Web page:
Downloading the Digital Trends of the AW18 Catwalks
From Instagrammable severed heads to drones on the runway, The Fashion Digital’s director Natalie Hughes examines how new tech & social media have revolutionised catwalk shows this season.
Those who considered digital as the death knell to traditional fashion shows need only look at last month’s fashion weeks to see how online shareability may well serve to enhance the IRL experience, and reach far further than the front row.
A case in point? Edwin Mohney’s inflatable swimming pool dress and Donald Trump shoes. These radical pieces served as exemplary Instagram Story fodder, catching the attention of press and thus distinguishing the Central Saint Martins graduate from his MA classmates.
Edwin Mohney's 'Donald Trump' shoes
Radicalism and Instagrammability are not mutually exclusive, as London Fashion Week proved. For his Burberry swansong, Christopher Bailey showcased LGBTQ+ rainbow checks, while Anya Hindmarch, in collaboration with the British Fashion Council, furnished London landmarks with giant, inflatable-looking ‘chubby hearts’, engendering a sense of warm fuzziness at a time of growing political discordance at home, and abroad. A similarly insurgent spirit found its way into the Musee Rodin for Dior’s AW18 set, its walls liberally plastered with feminist slogans and archival protest images.
Never underestimate the power of a carefully considered photo opportunity; Gucci’s severed heads – painstakingly crafted to resemble the models carrying them – spawned a viral #GucciChallenge meme, thanks to Instagram’s Head of Fashion, Eva Chen.
Gucci's AW18 show inspired its own meme
From disembodied heads to heads of state, in London, the Queen’s appearance at Richard Quinn’s catwalk show practically broke the internet, and propelled the emerging designer name into every major publication. And then of course, there were the Instagrammable moments just for fun; puppies at the Tod’s MFW presentation, kittens at a private Miu Miu event at NYFW, Shrimps’ faux fur roses at LFW, and Mira Mikati’s bumper cars in Paris.
Crucially, these moments were captured by editors, bloggers and buyers via Instagram and Snapchat, catapulting awareness of the respective AW18 collections (and hopefully inspiring buyers’ fever), far beyond the invite-only events at which they were showcased.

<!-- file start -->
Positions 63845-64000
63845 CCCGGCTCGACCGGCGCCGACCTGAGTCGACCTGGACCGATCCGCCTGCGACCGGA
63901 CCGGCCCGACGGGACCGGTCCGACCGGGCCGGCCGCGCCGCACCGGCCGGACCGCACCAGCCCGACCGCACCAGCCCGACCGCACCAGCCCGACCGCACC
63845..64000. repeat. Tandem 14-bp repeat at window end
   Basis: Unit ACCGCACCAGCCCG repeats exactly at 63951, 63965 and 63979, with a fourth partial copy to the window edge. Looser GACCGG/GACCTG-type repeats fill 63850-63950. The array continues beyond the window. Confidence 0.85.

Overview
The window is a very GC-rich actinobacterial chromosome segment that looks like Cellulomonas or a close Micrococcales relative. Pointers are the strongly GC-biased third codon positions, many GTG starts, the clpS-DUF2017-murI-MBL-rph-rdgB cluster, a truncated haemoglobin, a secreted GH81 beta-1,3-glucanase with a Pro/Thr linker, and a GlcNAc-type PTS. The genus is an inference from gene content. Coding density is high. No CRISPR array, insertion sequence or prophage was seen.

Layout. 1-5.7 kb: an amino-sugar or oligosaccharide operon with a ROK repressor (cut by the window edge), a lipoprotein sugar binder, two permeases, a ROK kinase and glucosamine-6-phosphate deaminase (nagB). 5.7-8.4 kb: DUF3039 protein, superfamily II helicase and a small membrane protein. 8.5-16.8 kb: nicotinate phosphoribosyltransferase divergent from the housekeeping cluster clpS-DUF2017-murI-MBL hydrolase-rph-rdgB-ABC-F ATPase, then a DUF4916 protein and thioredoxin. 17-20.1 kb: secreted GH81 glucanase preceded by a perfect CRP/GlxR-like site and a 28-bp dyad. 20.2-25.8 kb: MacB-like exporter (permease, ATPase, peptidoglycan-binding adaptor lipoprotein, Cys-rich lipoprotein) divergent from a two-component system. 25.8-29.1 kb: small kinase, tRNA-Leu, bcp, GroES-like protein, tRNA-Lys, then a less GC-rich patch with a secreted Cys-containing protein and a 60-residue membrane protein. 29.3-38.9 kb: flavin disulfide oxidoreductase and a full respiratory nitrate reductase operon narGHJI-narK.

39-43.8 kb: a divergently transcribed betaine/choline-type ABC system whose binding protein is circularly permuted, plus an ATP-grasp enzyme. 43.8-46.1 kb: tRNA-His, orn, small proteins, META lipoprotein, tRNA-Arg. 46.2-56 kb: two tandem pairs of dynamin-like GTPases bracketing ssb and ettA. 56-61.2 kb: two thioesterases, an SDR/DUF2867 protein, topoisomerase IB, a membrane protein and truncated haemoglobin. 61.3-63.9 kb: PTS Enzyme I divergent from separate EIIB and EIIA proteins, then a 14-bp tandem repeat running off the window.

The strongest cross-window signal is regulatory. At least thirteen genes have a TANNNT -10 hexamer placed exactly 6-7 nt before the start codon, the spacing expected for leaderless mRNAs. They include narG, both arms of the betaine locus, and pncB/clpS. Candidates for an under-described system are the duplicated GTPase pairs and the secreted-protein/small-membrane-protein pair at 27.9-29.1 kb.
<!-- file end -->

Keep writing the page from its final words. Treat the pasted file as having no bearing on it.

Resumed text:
Tod's catwalk show featured Instagram-bait puppies
Once the photos go viral, how do brands encourage conversion? The ‘buy-now, wear-now’ model, whereby runway collections are immediately shoppable, was adopted by more brands than ever, including Mulberry, Rebecca Minkoff, Tommy Hilfiger and Burberry – whose rainbow tartans had inspired such a social media frenzy, that they almost immediately sold out at Net-a-Porter.com
Two brands went a step further to enable not only social sharing, but branded social sharing. Swarovski – a London Fashion Week sponsor – teamed up with Kirakira+ (an app that allows the user to add sparkle to photos and videos) to create a branded filter. At Paris Fashion Week, Balmain launched its first ‘digital accessory’ in the form of a Snapchat filter.
Balmain launched a custom Snapchat filter
Shareable moments aside, tech polarised designers. Ashley Williams’s AW18 collection addressed digital-induced anxiety with an anti-tech, Stonehenge-inspired set, with new versions of her (ironically much-Instagrammed) signature hairclips, spelling out ‘Paranoia’ in rhinestones. Conversely, some designers embraced futurism; Dolce & Gabbana eschewed models for drones to carry the new-season bags, and at Philipp Plein’s NYFW show, Irina Shayk walked the runway hand-in-hand with a robot.
Drones hover along the runway for Dolce & Gabbana
An honourable mention ought to go to 3-D technology, though in its relative infancy, it hasn’t yet shaken off its novelty reputation. During the brand’s NYFW presentation, Rebecca Taylor created an in-store installation in collaboration with Tilt Brush by Google, a virtual reality app that allows users to paint in three-dimensional space – a press-worthy move.
As designers compete for digital omnipresence, influencers are – unsurprisingly – front of mind – and row. What was surprising this season, was the presence of an entirely virtual social media star. Lil Miquela, as she is known to her 620,000 Instagram followers, ‘attended’ Prada’s AW18 show. Only virtually, of course, via Instagram Stories. The computer-generated Instagram influencer posted a series of 3D-generated gif selfies, dressed in Prada’s (currently shoppable) SS18 collection. Perhaps Ashley Williams’ digital-induced anxiety is justified. Either way, the notes at the Versace show read true: ‘The Insta moment is everything.’